Recently, I was asked my opinion on artificial sweeteners (also known as nonnutritive sweeteners). I realized that many people may have the same question on their mind. This post will bring to light the most up-to-date information on the subject.
“It is the position of the Academy of Nutrition and Dietetics that consumers can safely enjoy a range of nutritive and nonnutritive sweeteners when consumed within an eating plan that is guided by current federal nutrition recommendations, such as the Dietary Guidelines for Americans and the Dietary Reference Intakes, as well as individual health goals and personal preference.”
First, what is the difference between nutritive and nonnutritive sweeteners?
Nutritive sweeteners contain carbohydrate, and thus contain energy (calories). Examples of nutritive sweeteners are sugar, honey, sugar alcohols, and agave nectar. Nonnutritive sweeteners offer little or no energy when consumed. These sweeteners are often referred to high-intensity sweeteners because they are much sweeter than normal sugar. Nonnutritive sweeteners can replace energy-containing sweeteners but they do not have the same functional properties such as browning, crystallization, or microbial inhibition.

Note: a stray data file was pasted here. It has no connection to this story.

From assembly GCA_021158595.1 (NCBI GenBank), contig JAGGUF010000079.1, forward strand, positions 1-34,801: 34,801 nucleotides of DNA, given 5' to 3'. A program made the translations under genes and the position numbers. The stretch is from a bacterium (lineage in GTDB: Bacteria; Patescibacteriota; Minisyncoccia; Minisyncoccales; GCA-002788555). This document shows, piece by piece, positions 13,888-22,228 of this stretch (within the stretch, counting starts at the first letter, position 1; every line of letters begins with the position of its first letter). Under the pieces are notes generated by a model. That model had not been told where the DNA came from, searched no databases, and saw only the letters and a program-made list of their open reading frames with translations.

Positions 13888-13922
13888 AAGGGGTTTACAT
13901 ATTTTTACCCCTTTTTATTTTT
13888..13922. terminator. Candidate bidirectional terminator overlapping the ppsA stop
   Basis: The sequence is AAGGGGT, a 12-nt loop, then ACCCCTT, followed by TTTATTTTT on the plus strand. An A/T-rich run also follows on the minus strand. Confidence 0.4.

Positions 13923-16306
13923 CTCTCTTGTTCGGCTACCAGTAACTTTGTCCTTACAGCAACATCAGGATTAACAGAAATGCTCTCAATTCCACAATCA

Are nonnutritive sweeteners safe?
Yes – the FDA regulates and is responsible for evaluating the safety of all food additives, including artificial/nonnutritive sweeteners. Nonnutritive sweeteners are considered safe for pregnant women as well.
Guidance on use of nonnutritive sweeteners:
Dietary Guidelines for Americans 2010 – substituting nonnutritive sweeteners for energy-dense foods and beverages can decrease energy intake
American Diabetes Association – states that “sugar alcohols and nonnutritive sweeteners are safe when consumed within the daily intake levels established by the FDA.” Choosing nonnutritive sweeteners over nutritive sweeteners is one method to assist with moderating carbohydrate intake.
National Cancer Institute: Noted that there is no clear evidence that the nonnutritive sweeteners available commercially in the United States are associated with cancer risk in human beings.
Approved Nonnutritive Sweeteners:
Acesulfame K, Aspartame, Luo han guo (swingle fruit extract), Saccharin, Stevia, Sucralose
ADI (acceptable daily intake) is the maximum amount considered safe to consume each day over the course of your lifetime. ADIs are intended to be about 100 times less than the smallest amount that might cause health concerns.
Moderation is Key – Like most food, moderation is the name of the game. Artificial sweeteners may help reduce calorie intake and maintain weight, reduce incidence of dental caries, and help control carbohydrate intake for diabetics. So if you want the sweet taste without the added energy, nonnutritive sweeteners may be for you.
Sources: American Dietetic Association, Mayo Clinic, Abbott Nutrition